For our first Atlas profile, we feature Joe Dillon, a young birder from Cambridge and keen Atlaser!
Can you tell us a bit about your background, how long you’ve been birding and what first got you interested in birds?
I’ve been involved in conservation since I was about 6 when I joined a little biology/environmental science/tramping club in Hamilton called Junats. That exposed me to nature a lot and eventually I decided to do my year 8 science fair on bats. Through that I met a birder who told me I should join Birds New Zealand, and I never went back.
What is the rarest, or most memorable bird that you’ve seen?
I was once baiting at Pureora for Pirongia Restoration Society way of track. I stumbled across a little clearing with about 15 Long tailed Cuckoo, including a few juveniles which all flew up into the air at once and flew around in circles calling before flying off towards the north. This was at the end of autumn so probably the start of their migration north.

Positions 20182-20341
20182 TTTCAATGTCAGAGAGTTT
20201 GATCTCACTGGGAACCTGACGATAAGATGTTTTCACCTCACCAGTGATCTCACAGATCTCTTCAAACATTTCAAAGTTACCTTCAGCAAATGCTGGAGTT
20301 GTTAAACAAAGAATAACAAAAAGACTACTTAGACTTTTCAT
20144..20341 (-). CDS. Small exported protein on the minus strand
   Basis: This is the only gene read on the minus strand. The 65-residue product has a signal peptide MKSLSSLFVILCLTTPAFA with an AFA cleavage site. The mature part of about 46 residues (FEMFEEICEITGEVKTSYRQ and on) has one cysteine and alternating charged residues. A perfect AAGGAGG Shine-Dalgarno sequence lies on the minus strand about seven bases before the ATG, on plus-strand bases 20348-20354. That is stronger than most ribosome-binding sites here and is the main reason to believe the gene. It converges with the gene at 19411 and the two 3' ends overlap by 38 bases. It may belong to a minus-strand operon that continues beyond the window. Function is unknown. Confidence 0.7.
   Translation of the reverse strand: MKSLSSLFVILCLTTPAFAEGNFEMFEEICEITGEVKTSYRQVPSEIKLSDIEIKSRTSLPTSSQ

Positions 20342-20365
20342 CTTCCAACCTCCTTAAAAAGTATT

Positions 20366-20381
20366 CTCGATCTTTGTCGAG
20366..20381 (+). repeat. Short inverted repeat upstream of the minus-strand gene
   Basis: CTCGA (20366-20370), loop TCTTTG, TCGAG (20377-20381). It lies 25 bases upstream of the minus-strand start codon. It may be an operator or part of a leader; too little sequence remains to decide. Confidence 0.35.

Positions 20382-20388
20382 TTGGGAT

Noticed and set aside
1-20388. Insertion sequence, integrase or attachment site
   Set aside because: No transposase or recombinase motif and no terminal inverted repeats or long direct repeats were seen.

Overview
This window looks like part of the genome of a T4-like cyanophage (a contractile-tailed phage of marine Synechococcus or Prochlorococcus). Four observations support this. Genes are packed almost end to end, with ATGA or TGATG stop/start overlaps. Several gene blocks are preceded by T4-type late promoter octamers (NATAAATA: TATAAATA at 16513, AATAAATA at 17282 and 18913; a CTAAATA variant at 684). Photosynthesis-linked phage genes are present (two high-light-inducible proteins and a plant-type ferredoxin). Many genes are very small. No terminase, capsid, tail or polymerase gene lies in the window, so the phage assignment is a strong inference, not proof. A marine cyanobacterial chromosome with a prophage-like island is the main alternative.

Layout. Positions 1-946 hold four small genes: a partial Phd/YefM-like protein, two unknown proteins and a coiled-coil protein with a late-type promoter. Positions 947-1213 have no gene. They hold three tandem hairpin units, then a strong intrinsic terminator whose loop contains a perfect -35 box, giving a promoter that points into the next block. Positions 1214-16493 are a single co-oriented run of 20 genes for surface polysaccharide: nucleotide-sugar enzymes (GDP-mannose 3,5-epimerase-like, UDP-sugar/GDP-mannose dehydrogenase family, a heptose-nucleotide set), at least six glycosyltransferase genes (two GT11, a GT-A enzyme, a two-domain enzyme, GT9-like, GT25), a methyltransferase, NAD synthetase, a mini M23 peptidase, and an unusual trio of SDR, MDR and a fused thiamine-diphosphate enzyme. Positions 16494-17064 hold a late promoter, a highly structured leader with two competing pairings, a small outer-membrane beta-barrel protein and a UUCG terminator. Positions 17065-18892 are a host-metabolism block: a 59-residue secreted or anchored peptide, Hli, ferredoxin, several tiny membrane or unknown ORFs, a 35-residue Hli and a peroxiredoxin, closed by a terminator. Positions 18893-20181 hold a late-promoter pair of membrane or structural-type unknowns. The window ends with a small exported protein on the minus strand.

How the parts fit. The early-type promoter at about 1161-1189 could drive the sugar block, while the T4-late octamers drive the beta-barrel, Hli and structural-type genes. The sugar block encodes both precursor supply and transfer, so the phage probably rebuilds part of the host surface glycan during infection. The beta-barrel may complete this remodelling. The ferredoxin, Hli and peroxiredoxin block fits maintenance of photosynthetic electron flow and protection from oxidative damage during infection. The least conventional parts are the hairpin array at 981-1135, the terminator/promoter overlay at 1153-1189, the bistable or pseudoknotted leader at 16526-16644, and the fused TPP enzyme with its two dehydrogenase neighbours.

How long have you been using eBird?
I think I had my first ebird checklist in 2015 at Kidd’s Beach back in 2015. I have gradually increased using eBird to the point that since the start of 2019 I have been using it every day, and now I use it about 4-5 times every day for Atlasing pretty much everywhere I go.
How did you hear about the NZ Bird Atlas?
DOC Te Rapa had a winter survey of the Kawhia Harbour shorebirds so I thought I’d tag along and atlas the whole thing. I ended up on a tinny boat going all around the harbour. Ticked off about 6 atlas squares that hadn’t been done yet and managed to find the wintering Godwit flock.
What has been your most memorable Atlasing experience so far?
All in all at the moment I’m finding birding one of the most important parts of my life since I’m heavily involved in the SS4C [School Strike 4 Climate] action movement. I kind of see ecological restoration as my duty and the main thing I can do to help and I think initiatives like the bird atlas are a major part of that.